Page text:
No, according to the judgment in IBM UK Holdings Ltd v Dalgleish. The judgment demonstrates that employers who hold themselves out as maintaining high ethical standards may find courts considering such statements in the context of the implied term of trust and confidence.
IBM wished to alter its pension arrangements: closing the defined benefit scheme (including freezing the pensionable salary of members of that scheme) and restricting early retirement.
The majority of the case is about the pension law implications. But Mr Justice Warren also considered whether IBM's failure to consult properly was a breach of the contractual term of trust and confidence.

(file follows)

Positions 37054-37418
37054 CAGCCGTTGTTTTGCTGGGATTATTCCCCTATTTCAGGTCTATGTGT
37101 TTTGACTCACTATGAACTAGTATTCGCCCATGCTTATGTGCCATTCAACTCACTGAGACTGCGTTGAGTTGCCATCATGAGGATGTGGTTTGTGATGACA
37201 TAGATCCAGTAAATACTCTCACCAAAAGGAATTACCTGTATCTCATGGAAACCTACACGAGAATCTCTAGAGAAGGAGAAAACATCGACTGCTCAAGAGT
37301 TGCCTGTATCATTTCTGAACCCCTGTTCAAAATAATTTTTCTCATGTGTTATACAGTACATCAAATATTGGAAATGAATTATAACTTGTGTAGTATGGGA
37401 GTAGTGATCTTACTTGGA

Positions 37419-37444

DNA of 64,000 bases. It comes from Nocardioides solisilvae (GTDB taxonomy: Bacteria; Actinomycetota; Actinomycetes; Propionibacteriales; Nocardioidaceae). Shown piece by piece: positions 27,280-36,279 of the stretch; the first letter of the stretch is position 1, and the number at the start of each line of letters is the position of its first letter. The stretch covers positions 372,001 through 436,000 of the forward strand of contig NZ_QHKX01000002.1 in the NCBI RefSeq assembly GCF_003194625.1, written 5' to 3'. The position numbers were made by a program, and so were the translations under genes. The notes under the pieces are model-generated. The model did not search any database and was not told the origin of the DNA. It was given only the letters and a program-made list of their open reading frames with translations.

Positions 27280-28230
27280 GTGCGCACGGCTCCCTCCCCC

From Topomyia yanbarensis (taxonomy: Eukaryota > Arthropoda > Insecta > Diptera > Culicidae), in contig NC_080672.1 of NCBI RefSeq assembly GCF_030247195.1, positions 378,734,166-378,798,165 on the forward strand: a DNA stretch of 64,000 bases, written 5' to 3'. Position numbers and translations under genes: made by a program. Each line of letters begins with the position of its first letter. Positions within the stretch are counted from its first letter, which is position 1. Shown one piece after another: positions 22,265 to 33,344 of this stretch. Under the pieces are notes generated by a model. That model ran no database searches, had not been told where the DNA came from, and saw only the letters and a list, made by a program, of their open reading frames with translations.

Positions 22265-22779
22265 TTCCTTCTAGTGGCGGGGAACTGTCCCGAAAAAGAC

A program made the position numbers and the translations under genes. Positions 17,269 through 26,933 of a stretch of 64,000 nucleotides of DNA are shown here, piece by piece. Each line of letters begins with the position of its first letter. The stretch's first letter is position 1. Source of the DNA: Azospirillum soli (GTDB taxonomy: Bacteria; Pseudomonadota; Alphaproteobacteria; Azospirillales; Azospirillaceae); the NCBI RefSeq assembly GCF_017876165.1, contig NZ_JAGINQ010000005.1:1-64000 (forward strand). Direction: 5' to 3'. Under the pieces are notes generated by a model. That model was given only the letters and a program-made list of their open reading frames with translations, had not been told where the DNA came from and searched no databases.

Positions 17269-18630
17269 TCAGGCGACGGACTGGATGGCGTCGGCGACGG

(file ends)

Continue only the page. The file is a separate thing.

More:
He concluded that IBM's employees were entitled to expect consultation in accordance with IBM's statements of principle. There were expressed in virtuous terms: 'Never make misrepresentations...Honesty based on clear communication is integral...'
Mr Justice Warren concluded that IBM had failed to consult openly and transparently. Management mislead the members; failed to disclose their true motives and did not consult with an open mind. This, particularly in the context of IBM's statements of principle, was a breach of the implied term of trust and confidence.